Tesla Motors Inc. Stock This Week -- Rapid Market Growth

Reviewing the most intriguing stories and important headlines related to Tesla stock this week.

Jan 4, 2014 at 11:45AM


Model S.

Tesla Motors (NASDAQ:TSLA) stock finished the week about 4% lower, underperforming the S&P 500's small loss of just 0.6%. Investors watching Tesla's stock, however, shouldn't stress over short-term volatility. Trading at about 10 times sales, erratic movements in the stock price are basically inevitable.

Looking back at the week, here are the most notable stories related to Tesla stock.

Plug-in sales soar
In 2013, sales of plug-in cars in the U.S. (including hybrids) nearly doubled over 2012 figures. This trend expands on rapid growth that occurred in 2012, too.

Plug In Ev Sales

Source: Data retrieved from Green Car Reports.

Notably, Tesla's sudden leap into the EV scene meant that Tesla U.S. deliveries accounted for an estimated 18.8% of total plug-in sales in the U.S. in 2013. Without accounting for Tesla's Model S sales, in fact, the nice year-over-year increase in plug-in sales of 81% would have turned out to be a much smaller 47% gain.

Either way, soaring sales of EVs suggest they are officially here to stay.

Ford and SunPower team up
Though the innovation isn't exactly very helpful, Ford's announcement that it will unveil a concept car with a solar-charging roof using SunPower's technology does have meaningful implications. Most notably, it highlights the inevitable connection between solar power and electric cars -- whether the solar panels are built into a car's roof or providing electricity for homes and charging networks. Though Tesla may never user solar panels in its roofs, the company will undoubtedly work closely with solar companies in the future as both solar and battery innovations make new things possible. In fact, Tesla is already working with SolarCity by providing batteries to store backup energy and offset peak energy usage.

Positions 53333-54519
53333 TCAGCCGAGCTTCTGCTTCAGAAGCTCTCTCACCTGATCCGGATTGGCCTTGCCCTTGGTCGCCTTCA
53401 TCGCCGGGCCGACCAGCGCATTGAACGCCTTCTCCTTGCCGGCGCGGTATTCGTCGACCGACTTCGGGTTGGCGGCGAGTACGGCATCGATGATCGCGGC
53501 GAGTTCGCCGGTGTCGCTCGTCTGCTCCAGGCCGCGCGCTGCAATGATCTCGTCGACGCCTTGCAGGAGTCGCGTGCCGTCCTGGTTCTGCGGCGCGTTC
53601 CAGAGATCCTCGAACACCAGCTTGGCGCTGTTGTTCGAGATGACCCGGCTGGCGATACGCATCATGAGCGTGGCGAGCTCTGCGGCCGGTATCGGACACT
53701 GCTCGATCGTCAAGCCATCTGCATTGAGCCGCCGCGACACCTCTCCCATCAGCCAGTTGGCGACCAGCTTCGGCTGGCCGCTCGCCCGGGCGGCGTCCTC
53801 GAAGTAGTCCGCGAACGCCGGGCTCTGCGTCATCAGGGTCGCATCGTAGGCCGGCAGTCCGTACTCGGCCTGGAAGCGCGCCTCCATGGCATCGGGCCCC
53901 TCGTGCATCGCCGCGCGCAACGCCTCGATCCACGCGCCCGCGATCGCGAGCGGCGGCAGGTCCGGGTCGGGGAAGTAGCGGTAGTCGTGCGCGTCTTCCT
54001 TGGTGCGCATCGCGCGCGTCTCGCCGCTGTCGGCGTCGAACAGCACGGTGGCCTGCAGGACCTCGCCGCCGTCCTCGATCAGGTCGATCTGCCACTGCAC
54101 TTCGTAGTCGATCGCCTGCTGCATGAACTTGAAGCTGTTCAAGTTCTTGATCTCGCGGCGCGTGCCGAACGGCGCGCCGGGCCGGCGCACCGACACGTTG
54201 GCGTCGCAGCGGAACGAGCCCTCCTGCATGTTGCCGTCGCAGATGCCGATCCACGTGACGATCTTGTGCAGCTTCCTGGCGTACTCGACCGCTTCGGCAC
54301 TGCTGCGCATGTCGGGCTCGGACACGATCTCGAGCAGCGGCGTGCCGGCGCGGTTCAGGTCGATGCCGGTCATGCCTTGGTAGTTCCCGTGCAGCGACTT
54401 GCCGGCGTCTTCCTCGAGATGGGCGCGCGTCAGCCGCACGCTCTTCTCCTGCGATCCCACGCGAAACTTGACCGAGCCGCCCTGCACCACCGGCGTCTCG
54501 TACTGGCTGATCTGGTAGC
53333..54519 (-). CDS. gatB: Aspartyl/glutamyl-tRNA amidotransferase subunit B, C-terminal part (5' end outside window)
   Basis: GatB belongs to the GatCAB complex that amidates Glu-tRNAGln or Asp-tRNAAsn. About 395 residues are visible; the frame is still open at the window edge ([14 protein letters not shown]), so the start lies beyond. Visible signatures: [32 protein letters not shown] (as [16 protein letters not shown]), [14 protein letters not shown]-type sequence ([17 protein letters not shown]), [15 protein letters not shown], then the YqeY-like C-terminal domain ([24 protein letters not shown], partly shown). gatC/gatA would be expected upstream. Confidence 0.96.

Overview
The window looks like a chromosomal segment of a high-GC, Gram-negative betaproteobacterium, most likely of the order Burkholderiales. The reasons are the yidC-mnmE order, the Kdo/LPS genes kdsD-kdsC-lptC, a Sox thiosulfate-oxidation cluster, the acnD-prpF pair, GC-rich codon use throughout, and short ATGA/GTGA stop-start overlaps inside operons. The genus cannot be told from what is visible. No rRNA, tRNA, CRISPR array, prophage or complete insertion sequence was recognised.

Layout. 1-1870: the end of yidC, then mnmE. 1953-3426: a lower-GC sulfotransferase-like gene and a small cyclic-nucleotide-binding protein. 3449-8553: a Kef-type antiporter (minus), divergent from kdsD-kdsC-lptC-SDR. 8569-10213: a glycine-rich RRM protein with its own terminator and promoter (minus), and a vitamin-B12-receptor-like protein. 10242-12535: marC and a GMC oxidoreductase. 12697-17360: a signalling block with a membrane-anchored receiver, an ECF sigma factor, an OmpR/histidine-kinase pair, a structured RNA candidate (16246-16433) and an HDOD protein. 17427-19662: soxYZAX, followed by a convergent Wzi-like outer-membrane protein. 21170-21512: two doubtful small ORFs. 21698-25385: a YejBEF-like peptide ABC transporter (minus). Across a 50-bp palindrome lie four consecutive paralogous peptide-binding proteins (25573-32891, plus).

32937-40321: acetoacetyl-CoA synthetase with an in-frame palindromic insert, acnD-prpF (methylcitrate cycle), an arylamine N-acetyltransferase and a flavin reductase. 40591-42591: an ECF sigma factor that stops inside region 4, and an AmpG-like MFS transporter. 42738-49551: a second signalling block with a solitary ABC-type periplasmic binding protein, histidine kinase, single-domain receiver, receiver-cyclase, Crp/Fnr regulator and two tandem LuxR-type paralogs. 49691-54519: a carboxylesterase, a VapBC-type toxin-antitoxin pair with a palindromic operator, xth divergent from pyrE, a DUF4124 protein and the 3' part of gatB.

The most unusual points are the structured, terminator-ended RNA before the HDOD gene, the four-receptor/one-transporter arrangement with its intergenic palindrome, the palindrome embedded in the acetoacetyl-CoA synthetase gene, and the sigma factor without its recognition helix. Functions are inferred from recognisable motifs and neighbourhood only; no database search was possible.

Just barely scratching the surface in solar power potential, investors in the electric vehicles space should keep an eye on the solar industry developments to see how they will impact the outlook for EVs.

Invest in Tesla? Not yet, says one analyst
Fool contributor David Kretzmann made an excellent case for why investors should look for an opportunity to buy Tesla stock -- just not at today's prices.

Kretzmann advises that Tesla is priced for perfection today. Though Tesla stock could prove him wrong, he admits, a bet on the stock at today's prices is simply speculative. Acknowledging the company's incredible performance, he suggests investors should wait for the stock to "take a sizable hit" buying any shares.

Meaningful news?
Though the week had several interesting stories, none were big enough to alter an investor's existing investment thesis for the stock.

Going forward, the two biggest stories at 10,000-foot levels for Tesla investors to keep an eye on are Tesla's ability to ramp up production and management's plans for 2014.